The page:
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Thursday, 11 February 2021 00:01

Celebrating At Home - 6th Sunday in Ordinary Time

Continuing the journey with Jesus

Following last week’s Gospel, Jesus has set out to preach and heal in the other towns of Galilee when a leper comes to him and pleads for healing.

In Biblical times people with any kind of shiny, scaly skin condition were usually considered to have leprosy. This is not Hansen’s Disease - the proper name for leprosy as we know it today.

Anyone suspected of being leprous had to live outside their town for fear of spreading the disease to others. They had to leave their home and family, their job, their community and their synagogue. They were dependent on others to bring them food and water.

This sense of fear and suspicion about lepers is a stark contrast to the welcome given by Jesus to the man in the Gospel.

He comes to Jesus and asks him to make him clean, to cure him. Jesus is deeply moved and touches the man (which must have required great compassion) and cures him. In healing the man, Jesus has done much more for him than simply relieving him of a distressing ailment. Jesus has literally given the man his life back. Now he can go home to his family, take up his job again and renew his religious practice in the synagogue.

In Jesus’ day many people took illness, disease and disability as a sign that people were also morally ill, that they had sinned, done something wrong. By healing the sick, Jesus removes the taint of evil from them as well.

Interestingly, there is a kind of ‘role-reversal’ in this Gospel. In the beginning it is the leper who is the outcast, the one who must live outside the town. Because the cured man tells the story everywhere, Jesus now becomes the one who has to stay outside the towns and villages. Never the less, the people, like the leper, still come to him for healing.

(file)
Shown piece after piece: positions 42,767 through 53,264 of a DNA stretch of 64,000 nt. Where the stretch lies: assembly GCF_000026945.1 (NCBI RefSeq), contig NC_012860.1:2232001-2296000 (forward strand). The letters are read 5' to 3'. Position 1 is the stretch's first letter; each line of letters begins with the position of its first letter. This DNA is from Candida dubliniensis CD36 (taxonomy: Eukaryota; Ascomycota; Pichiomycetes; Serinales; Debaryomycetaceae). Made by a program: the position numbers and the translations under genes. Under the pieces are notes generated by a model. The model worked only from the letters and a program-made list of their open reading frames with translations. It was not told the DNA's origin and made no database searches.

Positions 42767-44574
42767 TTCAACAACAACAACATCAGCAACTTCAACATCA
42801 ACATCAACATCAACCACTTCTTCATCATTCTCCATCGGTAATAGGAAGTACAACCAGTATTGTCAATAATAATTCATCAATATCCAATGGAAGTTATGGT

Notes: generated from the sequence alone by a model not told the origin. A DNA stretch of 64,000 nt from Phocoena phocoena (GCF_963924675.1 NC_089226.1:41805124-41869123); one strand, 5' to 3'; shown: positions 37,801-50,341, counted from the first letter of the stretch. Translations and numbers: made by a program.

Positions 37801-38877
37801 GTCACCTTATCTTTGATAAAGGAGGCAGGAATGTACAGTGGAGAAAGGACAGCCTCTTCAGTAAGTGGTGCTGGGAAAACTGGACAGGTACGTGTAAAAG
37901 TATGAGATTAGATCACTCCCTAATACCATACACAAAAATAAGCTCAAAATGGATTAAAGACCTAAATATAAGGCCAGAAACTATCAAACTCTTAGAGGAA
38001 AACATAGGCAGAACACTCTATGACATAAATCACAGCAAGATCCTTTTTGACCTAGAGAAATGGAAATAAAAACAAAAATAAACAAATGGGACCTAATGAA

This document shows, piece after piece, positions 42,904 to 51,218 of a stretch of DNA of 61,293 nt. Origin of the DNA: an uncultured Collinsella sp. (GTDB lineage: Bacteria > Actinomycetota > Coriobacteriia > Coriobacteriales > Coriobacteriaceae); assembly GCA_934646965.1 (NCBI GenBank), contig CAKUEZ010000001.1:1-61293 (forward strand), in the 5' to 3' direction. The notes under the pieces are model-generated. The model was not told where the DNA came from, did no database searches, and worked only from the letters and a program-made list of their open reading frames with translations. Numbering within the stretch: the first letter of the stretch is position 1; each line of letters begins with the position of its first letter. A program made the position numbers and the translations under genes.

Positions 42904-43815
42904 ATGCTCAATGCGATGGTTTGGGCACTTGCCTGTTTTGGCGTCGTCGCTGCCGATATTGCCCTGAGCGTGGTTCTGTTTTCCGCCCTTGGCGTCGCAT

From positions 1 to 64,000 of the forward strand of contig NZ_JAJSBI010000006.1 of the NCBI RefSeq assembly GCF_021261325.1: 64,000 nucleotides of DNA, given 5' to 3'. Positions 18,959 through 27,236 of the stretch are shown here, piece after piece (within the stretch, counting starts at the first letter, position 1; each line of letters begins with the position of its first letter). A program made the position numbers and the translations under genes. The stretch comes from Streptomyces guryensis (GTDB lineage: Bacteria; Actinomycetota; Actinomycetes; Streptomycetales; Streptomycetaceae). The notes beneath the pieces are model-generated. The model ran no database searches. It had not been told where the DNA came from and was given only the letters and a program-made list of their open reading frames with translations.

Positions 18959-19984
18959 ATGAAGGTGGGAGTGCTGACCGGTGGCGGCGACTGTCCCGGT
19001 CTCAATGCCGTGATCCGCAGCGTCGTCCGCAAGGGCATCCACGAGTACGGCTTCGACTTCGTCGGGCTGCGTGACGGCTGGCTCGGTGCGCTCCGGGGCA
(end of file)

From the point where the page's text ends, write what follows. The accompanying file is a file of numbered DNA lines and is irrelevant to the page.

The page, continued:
Aware of our need for healing, we, too, can take the initiative by approaching Jesus. We will be met with welcome, compassion and love. We can be restored to our rightful place as beloved sons and daughters. We, too, can tell the story of what God has done for us.

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Celebrating at Home is a Liturgy of the Word centred around the Gospel reading for each Sunday. It includes a reflection on the Gospel and prayers.

It can be used personally or with your family. Parts for all to pray are given in bold print and all the other parts can be shared among those present.

We hope that Celebrating at Home will be a source of nourishment and strength for all who use it.

In the room you decide to use for this prayer you could have a lighted candle, a crucifix and the Bible. These symbols help keep us mindful of the sacredness of our time of prayer and can help us feel connected with our local worshipping communities.

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